It is no secret that hiring is currently one of the biggest challenges facing our industry. More than four million people in hospitality lost their jobs through the pandemic and the estimates show that a quarter of those people will not return to the industry. Combine this with an influx of people leaving their jobs and many other industries searching for talent and you have an uphill battle for catering companies across the nation.
I am consistently hearing that hiring is extremely difficult and is the number one thing limiting the recovery of caterers. When we are faced with significant challenges, we have two choices. We can complain about our situation and seek sympathy from those around us about how difficult it is, or we can choose to innovate and face those challenges head on.
Hiring is one of the most essential functions for businesses. Adding the right people to your team can make the difference between capitalizing on growth opportunities and being stuck spinning your wheels. Bad hiring decisions continue to be the leading cause of turnover within organizations and will cost a company a significant amount of time, energy, and resources. As we navigate the recovery from the pandemic there are a few things we should keep in mind when it comes to attracting and hiring new team members.
Expand the talent pool
Simply posting a job online and waiting for resumes to come in is not going to cut it. Companies must work harder to cast a wider net than they are accustomed to. Hiring is a numbers game and to make sure your talent pool is not full of mediocre candidates you must target passive and sleeper candidates. Let me explain: Those are candidates that are not actively looking for a new job, but open to making a change if the right opportunity presents itself. They tend to be the best new hires and reaching them requires different thinking. Targeted asks for referrals, strong relationships with educational institutions, unconventional partnerships, and exploring the use of a recruiter are all strategies being utilized right now to reach a bigger talent pool.
Creative job postings
Hiring managers need to be more creative as they advertise for open positions. For example, marketing departments are typically tasked with targeting new customers. This is an opportunity to use their skills and expertise to attract new team members. Having the marketing team assist with creatively designing job postings can lead to an ad that stands out among other postings and one that is more likely to be circulated by networks. The marketing department also might be able to help with brainstorming on how to reach the ideal candidates with those ads.
Trust a process
Desperation hiring is a real problem. We are busier than ever, we needed someone yesterday, and we fall victim to hiring the best of what is in front of us—which in a pool of mediocre candidates ends up being the least mediocre. Designing a process for hiring helps to avoid this trap. The process may look different for each position. Hiring a server may be a two-step process whereas hiring an executive chef may have seven steps. Instead of comparing candidates against one another, compare them against the process, trusting that if they make it through all the steps, you are ready to make an offer.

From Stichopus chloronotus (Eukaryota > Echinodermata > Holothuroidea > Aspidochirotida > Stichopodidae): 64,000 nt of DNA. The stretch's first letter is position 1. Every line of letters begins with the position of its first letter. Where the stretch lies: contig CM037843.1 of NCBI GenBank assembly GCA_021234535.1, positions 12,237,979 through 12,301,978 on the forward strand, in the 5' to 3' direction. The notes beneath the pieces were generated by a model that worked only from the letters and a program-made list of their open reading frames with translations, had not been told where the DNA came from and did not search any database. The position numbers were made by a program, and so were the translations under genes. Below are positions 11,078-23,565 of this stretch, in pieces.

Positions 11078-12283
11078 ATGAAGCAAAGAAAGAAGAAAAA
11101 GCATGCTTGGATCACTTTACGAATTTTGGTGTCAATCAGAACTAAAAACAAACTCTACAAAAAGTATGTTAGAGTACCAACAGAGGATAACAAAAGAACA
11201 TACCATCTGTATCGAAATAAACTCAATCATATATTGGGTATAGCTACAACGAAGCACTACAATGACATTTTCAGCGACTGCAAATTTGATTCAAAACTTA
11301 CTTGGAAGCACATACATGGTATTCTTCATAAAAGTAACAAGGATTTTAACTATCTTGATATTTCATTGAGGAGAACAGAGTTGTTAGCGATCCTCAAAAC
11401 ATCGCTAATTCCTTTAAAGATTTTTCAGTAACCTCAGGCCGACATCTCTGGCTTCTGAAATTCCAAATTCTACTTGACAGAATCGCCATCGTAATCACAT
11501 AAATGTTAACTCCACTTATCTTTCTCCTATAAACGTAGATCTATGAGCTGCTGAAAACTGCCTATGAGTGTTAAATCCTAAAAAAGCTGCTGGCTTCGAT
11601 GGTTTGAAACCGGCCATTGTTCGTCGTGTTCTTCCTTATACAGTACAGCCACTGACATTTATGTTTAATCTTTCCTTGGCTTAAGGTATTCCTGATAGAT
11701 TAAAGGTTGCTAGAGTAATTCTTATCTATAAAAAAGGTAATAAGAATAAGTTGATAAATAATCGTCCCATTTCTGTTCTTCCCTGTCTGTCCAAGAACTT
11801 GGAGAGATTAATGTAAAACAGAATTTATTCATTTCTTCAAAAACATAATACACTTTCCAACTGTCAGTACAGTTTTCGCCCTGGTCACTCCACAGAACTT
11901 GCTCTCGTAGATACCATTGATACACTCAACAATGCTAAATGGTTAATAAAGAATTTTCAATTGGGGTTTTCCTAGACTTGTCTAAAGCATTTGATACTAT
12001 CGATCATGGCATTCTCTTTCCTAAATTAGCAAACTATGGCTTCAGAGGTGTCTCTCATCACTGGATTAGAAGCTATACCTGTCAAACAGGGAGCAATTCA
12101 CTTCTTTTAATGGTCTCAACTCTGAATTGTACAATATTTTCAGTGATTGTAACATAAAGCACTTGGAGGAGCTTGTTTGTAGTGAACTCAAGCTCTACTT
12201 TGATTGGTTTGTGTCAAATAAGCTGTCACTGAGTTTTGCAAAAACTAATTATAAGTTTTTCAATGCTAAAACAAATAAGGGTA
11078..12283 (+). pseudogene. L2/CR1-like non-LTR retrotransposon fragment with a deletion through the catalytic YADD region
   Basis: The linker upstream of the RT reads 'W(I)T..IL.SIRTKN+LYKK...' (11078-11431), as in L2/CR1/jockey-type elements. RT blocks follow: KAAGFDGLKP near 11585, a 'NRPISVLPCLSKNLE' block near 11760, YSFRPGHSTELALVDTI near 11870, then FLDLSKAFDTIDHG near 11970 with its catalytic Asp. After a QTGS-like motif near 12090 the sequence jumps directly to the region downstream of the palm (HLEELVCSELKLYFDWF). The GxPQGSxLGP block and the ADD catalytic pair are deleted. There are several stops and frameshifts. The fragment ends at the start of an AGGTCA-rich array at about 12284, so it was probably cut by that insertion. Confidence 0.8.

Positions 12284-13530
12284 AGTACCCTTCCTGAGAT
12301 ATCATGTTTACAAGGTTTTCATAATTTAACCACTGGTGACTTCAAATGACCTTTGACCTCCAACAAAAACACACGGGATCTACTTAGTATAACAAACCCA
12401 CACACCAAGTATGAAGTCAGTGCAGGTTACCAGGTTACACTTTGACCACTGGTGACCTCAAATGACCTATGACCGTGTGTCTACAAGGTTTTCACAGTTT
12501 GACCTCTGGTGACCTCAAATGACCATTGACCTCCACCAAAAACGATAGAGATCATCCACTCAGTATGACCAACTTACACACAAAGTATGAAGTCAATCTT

Don’t ask theoretical questions
I like to say that theoretical questions get theoretical responses. Once you have candidates in for an interview, it is important to solicit past examples. They are your greatest predictor of future behavior and performance. Instead of asking, “How would you handle...” or, “What would you do if...,” ask “Tell me about a time when...” or, “Give me an example of a time when you had to....” Once you have asked those questions, do not forget to ask three to five specific follow up questions to ensure your understanding of their story matches what transpired.
Test their abilities
During the last step in the interview process, we like to put a candidate in the job before they are in the job. This may take the form of a cooking interview, a written test, or having them prepare a mock event. Going through this process ensures that they understand what the job entails and that they have the ability to do it at a high level. We also like to include other team members during this portion of the process to get their buy-in and see how the candidate interacts with them. How a chef treats other team members and works in a kitchen is much more important than what he or she prepares during a cooking interview.
See Anthony Lambatos at Catersource 2022 + The Special Event
Don’t miss any of Anthony Lambatos’ sessions during Catersource + The Special Event this May. Learn more at conference.catersource.com.
Finding top talent is harder than it has been in a very long time. In addition to the suggestions above, creating a desirable workplace can be the differentiator that attracts people to your organization. The “great resignation” is also creating “the great attraction” where employees are looking to join companies that will invest in their success, create inclusive environments, and value them as a person. We spend a significant amount of time working with our clients and ensuring our events are executed flawlessly. It’s time we match that investment of time in attracting and hiring new team members.